Have You Played? is an endless stream of game
retrospectives. One a day, every day, perhaps for all time.
Still very much a going concern around these parts, but screw it, I’ve not yet written about Slay The Spire, a game that has consumed most of my waking thoughts these past couple of months, so here we go.A few years ago, I got all hot and bothered about a game called Dream Quest, a card game/roguelite mash-up with art that veered between appalling and charmingly naive depending on what side of bed you got out of. I think it had some mobile success but didn’t make a dent on PC, which was a terrible shame (and almost certainly was because of the art). I hoped and prayed for a sequel, or a snazzier remake, but it never came.
Slay The Spire doesn’t quite the fill the gap – particularly, its between-fight travel mode is a lot less interesting, and it has only two characters/classes to play as, as oppose to DQ’s dozen-odd.
With DQ, I had a greater sense of why I was playing, there was so much more to gain access to, with each new run permanently adding new cards to your potential hand, whereas most of what you can get from Spire you have from the start. (There are unlocks but they make for gentle remixing, whereas DQ’s new cards could revolutionise your next playthrough.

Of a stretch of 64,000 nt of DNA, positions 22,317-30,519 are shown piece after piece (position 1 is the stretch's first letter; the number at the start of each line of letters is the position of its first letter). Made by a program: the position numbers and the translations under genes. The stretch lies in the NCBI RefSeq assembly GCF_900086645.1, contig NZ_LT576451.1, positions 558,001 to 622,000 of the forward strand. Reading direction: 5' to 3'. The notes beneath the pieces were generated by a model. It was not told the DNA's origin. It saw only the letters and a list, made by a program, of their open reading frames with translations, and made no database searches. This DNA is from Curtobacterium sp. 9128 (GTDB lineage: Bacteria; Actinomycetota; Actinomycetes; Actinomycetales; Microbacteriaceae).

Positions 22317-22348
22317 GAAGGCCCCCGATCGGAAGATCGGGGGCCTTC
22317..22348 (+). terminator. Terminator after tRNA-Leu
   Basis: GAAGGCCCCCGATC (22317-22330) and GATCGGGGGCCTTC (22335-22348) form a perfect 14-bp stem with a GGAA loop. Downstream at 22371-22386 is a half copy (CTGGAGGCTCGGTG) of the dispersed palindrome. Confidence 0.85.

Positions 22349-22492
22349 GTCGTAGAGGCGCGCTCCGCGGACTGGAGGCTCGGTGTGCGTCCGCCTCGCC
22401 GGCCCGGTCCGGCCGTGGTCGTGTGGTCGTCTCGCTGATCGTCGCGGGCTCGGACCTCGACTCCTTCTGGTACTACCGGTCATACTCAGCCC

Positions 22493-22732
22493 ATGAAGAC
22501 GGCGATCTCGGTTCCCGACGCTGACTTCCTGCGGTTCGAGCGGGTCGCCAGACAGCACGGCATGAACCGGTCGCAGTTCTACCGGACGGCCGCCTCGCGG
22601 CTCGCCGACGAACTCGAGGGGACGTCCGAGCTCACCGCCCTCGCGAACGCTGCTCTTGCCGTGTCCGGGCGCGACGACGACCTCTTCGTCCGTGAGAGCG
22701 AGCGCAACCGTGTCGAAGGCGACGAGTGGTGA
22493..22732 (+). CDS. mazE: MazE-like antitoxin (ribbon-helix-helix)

But DQ was like a long country ramble as darkness gradually fell and the shadows grew longer and more threatening, whereas Spire is like a steely sprint through a warzone. I thrill to its purity and its urgency, a grand accomplishment for a turn-based game.
I can’t stop playing, by which I don’t mean simply “I like to play this game often” but rather that when I do play it, it takes little short of the threat of violence to pull me away from it. I can’t leave a run unfinished (whatever its eventual outcome) because it feels so urgent, because the sum total of cards in my hand and the strategies in my head or so specific for this moment right now. In the same way that adding or removing one card can totally upset a brilliant balance, so too does dragging me away when I am in the middle of things, with these long-term plans for what my hand will be once I face down the Time-Eater or whoever.
I miss Dream Quest, the simultaneous gentleness and complexity of it compared to the unblinking leanness of Slay The Spire. But it’s Spire that I just cannot stop turning to, that gives me a sense I am mastering rather than simply exploring something.